Inside this issue
Entitled 'Nightjar - the second album', the spring issue of Class is lead by news - broken by Class last week - that Nightjar Carnaby is about to launch.
Rosie Stimpson and Edmund Weil’s Nightjar was a defining bar of the UK industry’s contemporary history. Whether or not they were your kind of drinks, Marian Beke and Luca Cinalli’s cocktails changed the notion of what cocktails could be. Outrageous in every sense, they were almost a reason to launch Instagram, had it not, back in 2010, already been around for a few weeks.
Perhaps less eulogised was the role Nightjar played in uniting the worlds of modern cocktails and live music. The public loved it and by now the long queue along City Street could just about be granted squatters’ rights. Nightjar’s sequel could have come any time over the past 11 years, but in a basement venue of Kingly Court on Carnaby Street – where the sounds of the The Beatles, The Rolling Stones, The Who and Bob Marley – once rung out, Nightjar Carnaby feels a judicious second album. Class has the interview on page 14.
As the industry moves into a brave new world of living with Covid, a so-called financial cliff edge lies in wait. On page seven, I look into the effects of the end of the rent moratorium, a reset of VAT and changes to business rate relief. And, as the staffing crisis endures, Ryan Chetiyawardana seeks a new approach to recruitment (p20). In the spirit of publicising the best of what we do, I analyse how the new Pinnacle Guide – a sort of Michelin for the bar industry – might work on page 18.
Columnist Anna Sebastian asks how much, if at all, our employers should influence our social media output (p24), while Mike Baxter puts his money on the future of cashless bar businesses (p26). Jake O’Brien Murphy takes a look at the subjective and somewhat comical language of tasting notes (p28), while Danny Murphy encourages us to read bar books more – he comes with a reading list (p30).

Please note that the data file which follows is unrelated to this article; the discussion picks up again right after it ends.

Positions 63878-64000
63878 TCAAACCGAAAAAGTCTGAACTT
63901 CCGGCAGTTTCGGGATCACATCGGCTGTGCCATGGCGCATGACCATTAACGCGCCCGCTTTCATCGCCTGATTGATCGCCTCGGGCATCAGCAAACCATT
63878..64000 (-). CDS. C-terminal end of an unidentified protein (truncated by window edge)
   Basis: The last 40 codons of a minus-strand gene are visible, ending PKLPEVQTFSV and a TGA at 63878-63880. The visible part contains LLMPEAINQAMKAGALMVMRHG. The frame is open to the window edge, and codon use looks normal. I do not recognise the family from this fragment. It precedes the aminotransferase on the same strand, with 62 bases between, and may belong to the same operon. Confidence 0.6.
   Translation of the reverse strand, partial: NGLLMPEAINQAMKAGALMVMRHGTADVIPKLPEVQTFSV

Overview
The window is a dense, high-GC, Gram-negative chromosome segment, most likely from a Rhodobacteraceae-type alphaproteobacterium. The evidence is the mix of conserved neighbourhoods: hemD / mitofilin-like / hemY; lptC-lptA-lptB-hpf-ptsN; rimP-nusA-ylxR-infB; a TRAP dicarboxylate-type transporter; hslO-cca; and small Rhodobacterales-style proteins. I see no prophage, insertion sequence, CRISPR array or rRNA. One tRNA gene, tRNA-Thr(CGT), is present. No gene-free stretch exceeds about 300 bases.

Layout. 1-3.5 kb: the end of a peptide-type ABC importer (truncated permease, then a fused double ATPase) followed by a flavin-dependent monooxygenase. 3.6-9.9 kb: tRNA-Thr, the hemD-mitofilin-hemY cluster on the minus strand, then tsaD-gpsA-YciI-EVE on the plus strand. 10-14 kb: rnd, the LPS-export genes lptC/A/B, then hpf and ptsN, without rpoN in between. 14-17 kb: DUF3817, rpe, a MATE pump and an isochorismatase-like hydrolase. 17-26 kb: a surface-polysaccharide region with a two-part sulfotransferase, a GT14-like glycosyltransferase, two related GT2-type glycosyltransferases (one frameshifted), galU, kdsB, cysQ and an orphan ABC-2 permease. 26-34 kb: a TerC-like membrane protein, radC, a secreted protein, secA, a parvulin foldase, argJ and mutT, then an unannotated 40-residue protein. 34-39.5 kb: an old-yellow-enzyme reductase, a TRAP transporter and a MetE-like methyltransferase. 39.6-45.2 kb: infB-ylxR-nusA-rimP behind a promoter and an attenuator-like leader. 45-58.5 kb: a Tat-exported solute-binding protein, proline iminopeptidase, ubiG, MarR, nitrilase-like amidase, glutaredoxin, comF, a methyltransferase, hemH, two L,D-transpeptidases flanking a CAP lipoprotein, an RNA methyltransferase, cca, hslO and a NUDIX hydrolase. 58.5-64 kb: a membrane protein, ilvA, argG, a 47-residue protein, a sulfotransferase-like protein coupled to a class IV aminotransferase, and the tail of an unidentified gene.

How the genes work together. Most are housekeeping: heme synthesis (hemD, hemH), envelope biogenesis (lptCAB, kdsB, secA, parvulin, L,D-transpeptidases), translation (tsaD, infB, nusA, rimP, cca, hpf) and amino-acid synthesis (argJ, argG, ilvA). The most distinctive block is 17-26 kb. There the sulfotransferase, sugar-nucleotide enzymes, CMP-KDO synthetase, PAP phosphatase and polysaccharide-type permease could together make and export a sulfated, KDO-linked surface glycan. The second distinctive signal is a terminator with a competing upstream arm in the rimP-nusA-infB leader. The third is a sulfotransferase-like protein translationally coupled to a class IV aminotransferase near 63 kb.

In our features, Hannah Lanfear has written what feels like an important piece about neurodiversity in the bar industry (p46) and Professor Charles Spence takes the tongue map to task – it’s really not that simple, he says on p50.
As we wait for the first harvest, the ever-resourceful Anistatia Miller and Jared Brown have been foraging for the likes of gorse flower gin, one of their early spring tipples (p44). This season also sees the announcement of our annual Bartenders’ Brand Awards (p32).
Delving deeper into their subjects are Tristan Stephenson (p52) who writes on the emerging movement of peated American whiskies, Vikram Doctor, who tells the story of Indian’s long and winding history in rum (p58), and Oli Dodd, who looks beyond the sour in his piece on pisco (p62). Laura Foster picks at the looser threads of raicilla (p56), Clinton Cawood is on The Gimlet, Neil Donachie has a guide to Newcastle and Joe Wadsack asks why in 2022 most wine isn’t vegetarian (p66).
An interview with Eric Yu, celebrating 30 years in UK bars, closes the magazine. Talking of anniversaries, Class celebrates its own landmark in 2022, but more on that later this year.